Myosin II activity and actin polymerization at the leading edge of the cell are known to be essential sources of cellular stress. However, a quantitative account of their separate contributions is still lacking; so is the influence of the coupling between the two phenomena on cell spreading dynamics. We present a simple analytic elastic theory of cell spreading dynamics that quantitatively demonstrates how actin polymerization and myosin activity cooperate in the generation of cellular stress during spreading. Consistent with experiments, myosin activity is assumed to polarize in response to the stresses generated during spreading. The characteristic response time and the overall spreading time are predicted to determine different evolution profiles of cell spreading dynamics. These include, a (regular) monotonic increase of cell projected area with time, a non-monotonic (overshooting) profile with a maximum, and damped oscillatory modes. In addition, two populations of myosin II motors are distinguished based on their location in the lamella; those located above the major adhesion zone at the cell periphery are shown to facilitate spreading whereas those in deeper regions of the lamella are shown to oppose spreading. We demonstrate that the attenuation of myosin activity in the two regions may result in reciprocal effects on spreading. These findings provide important new insight into the function of myosin II motors in the course of spreading.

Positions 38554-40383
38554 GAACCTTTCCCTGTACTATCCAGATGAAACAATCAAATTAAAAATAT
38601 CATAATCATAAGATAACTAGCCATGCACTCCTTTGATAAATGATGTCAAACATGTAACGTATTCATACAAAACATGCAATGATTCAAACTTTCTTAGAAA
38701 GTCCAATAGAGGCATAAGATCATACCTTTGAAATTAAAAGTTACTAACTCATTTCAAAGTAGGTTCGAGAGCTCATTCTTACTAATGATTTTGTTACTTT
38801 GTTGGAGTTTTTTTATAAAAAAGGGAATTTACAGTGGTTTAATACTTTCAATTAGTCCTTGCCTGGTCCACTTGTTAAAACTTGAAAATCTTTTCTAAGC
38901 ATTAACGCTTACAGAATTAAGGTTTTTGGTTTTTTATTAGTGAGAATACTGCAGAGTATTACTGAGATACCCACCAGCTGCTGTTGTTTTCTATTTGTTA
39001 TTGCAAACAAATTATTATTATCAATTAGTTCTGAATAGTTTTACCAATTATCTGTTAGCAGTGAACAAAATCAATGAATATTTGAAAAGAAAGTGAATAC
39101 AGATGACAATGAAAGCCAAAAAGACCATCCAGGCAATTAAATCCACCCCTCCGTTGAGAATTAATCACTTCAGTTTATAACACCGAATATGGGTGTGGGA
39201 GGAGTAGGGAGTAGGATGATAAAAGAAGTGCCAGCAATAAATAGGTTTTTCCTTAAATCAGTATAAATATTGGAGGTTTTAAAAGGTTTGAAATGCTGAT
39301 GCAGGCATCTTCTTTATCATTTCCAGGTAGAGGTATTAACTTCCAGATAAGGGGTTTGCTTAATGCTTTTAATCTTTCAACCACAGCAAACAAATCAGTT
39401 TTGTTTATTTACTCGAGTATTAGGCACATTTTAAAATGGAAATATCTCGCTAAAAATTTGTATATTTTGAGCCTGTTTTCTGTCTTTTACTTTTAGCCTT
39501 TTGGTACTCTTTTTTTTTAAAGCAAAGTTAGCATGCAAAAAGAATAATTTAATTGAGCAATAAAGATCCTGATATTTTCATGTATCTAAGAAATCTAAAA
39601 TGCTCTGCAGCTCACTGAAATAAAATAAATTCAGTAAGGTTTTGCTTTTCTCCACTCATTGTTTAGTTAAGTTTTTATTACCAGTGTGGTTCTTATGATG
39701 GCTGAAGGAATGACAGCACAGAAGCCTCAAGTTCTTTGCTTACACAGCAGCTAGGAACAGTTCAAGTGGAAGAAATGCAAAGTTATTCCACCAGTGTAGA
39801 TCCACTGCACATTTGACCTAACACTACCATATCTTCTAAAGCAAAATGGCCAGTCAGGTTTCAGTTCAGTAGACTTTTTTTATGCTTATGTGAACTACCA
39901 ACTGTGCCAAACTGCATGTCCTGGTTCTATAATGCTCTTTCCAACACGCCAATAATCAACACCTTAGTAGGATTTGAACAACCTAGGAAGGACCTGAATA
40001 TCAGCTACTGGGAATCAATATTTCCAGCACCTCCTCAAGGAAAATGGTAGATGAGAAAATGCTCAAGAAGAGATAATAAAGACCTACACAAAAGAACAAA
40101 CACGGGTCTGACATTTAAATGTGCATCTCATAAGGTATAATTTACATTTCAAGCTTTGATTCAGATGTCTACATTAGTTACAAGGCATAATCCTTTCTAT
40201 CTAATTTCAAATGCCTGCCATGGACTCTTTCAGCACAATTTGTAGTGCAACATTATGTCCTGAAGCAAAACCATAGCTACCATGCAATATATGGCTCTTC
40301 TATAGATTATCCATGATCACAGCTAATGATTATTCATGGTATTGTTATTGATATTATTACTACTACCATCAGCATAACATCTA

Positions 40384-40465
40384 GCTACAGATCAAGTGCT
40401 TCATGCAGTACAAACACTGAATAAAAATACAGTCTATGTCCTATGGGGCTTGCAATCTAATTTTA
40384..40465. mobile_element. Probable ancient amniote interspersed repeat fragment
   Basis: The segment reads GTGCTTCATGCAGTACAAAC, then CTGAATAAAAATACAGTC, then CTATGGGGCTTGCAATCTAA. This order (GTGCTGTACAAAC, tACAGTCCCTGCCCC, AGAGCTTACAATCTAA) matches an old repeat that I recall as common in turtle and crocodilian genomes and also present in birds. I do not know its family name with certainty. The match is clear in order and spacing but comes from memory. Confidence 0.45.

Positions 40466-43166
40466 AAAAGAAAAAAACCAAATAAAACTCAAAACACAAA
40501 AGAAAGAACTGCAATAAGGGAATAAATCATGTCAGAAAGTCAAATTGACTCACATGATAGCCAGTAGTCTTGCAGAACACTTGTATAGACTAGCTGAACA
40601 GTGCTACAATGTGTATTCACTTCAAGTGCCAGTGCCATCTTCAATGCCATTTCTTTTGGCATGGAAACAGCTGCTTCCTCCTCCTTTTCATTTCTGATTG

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© 2016 The Royal Society of Chemistry.